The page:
At the age of 44, Nadia Mahfoufi finally got pregnant after numerous rounds of in vitro fertilization (IVF). But if Bill 20, tabled by Quebec Health Minister Gaétan Barrette on Nov. 28, had been enacted, Mahfoufi argues she would not be holding her six-month old baby boy in her arms today.

The provincial government is proposing a drastic cut to funding for IVF treatments, which have been heavily subsidized since 2010. If the bill is approved, the government will cover only one round of IVF treatment and artificial insemination, and only for women between the ages of 18 and 42. The province claims thechanges will save nearly $50 million a year.

In effect, these proposed cuts mean Quebec could go from being the most generous jurisdiction in terms of assisted reproduction to being one of the most restrictive. Quebec is now the only province that funds up to three rounds of IVF. Last year, Ontario agreed to fund one round of IVF per woman, but in most provinces, IVF is paid for privately.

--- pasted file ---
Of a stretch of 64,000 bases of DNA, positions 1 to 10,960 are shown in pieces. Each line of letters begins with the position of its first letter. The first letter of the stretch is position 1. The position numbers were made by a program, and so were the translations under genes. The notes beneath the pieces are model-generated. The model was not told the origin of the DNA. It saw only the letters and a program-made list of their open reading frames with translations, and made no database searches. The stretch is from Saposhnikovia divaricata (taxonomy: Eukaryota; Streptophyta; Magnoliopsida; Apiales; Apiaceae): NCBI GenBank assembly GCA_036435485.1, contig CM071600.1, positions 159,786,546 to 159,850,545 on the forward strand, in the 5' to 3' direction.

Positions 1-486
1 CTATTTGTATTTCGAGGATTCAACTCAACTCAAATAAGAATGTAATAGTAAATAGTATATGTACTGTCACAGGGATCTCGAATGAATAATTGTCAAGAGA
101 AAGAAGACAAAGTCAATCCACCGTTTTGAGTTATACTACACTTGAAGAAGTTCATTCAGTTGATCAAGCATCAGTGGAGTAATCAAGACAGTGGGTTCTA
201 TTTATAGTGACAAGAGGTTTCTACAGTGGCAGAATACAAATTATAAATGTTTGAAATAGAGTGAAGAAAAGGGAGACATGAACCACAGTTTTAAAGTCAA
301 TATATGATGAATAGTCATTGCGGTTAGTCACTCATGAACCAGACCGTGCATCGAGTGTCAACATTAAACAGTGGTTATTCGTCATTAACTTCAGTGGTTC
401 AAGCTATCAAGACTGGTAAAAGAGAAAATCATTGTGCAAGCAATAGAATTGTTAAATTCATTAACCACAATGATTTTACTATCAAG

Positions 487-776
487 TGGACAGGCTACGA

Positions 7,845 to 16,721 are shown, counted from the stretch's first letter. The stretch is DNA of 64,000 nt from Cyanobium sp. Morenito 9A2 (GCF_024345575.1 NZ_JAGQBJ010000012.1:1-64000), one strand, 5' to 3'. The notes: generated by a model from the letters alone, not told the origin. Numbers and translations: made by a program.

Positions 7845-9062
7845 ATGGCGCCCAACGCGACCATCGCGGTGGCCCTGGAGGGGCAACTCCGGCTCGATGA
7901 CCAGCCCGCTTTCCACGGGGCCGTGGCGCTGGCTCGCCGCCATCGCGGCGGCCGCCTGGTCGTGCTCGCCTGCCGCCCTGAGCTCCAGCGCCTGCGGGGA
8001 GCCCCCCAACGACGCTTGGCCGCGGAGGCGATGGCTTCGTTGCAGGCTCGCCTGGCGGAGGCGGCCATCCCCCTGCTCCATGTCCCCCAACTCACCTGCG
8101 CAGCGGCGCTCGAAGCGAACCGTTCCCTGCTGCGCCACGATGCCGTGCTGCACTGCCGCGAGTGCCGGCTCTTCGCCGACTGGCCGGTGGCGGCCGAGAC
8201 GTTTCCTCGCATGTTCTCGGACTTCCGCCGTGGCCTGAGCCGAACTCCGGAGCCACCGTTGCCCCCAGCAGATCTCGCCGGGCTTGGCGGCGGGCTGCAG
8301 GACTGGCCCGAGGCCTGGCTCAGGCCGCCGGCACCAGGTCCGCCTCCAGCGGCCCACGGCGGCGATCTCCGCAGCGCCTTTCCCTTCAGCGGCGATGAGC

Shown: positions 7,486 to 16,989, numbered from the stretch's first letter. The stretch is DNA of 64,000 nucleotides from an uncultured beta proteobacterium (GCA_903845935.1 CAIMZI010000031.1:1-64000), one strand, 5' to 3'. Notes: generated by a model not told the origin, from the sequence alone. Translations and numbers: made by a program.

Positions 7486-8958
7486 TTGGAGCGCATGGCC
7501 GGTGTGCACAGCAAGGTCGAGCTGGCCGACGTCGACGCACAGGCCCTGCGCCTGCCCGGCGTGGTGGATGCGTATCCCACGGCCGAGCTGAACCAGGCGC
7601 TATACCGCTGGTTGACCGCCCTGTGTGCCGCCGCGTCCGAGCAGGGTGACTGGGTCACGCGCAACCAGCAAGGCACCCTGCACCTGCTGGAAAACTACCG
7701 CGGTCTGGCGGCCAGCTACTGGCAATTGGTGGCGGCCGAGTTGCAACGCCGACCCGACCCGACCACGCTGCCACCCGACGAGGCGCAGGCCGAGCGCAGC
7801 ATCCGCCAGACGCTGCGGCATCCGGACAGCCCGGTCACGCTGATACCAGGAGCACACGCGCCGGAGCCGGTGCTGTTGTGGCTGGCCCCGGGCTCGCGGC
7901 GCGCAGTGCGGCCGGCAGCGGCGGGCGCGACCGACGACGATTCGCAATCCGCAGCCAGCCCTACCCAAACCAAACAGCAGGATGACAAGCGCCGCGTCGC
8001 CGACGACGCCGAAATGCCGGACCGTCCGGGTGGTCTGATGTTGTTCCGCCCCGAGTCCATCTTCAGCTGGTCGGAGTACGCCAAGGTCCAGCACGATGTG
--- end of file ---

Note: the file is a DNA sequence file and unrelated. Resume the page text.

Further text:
The bill is supported by a report from Robert Salois, the province’s Health and Welfare Commissioner, which states that IVF costs exploded from about $16 million a year in 2010 to over $80 million by 2012.

Not surprisingly, Bill 20 has prompted an outcry from some patient groups and physicians.

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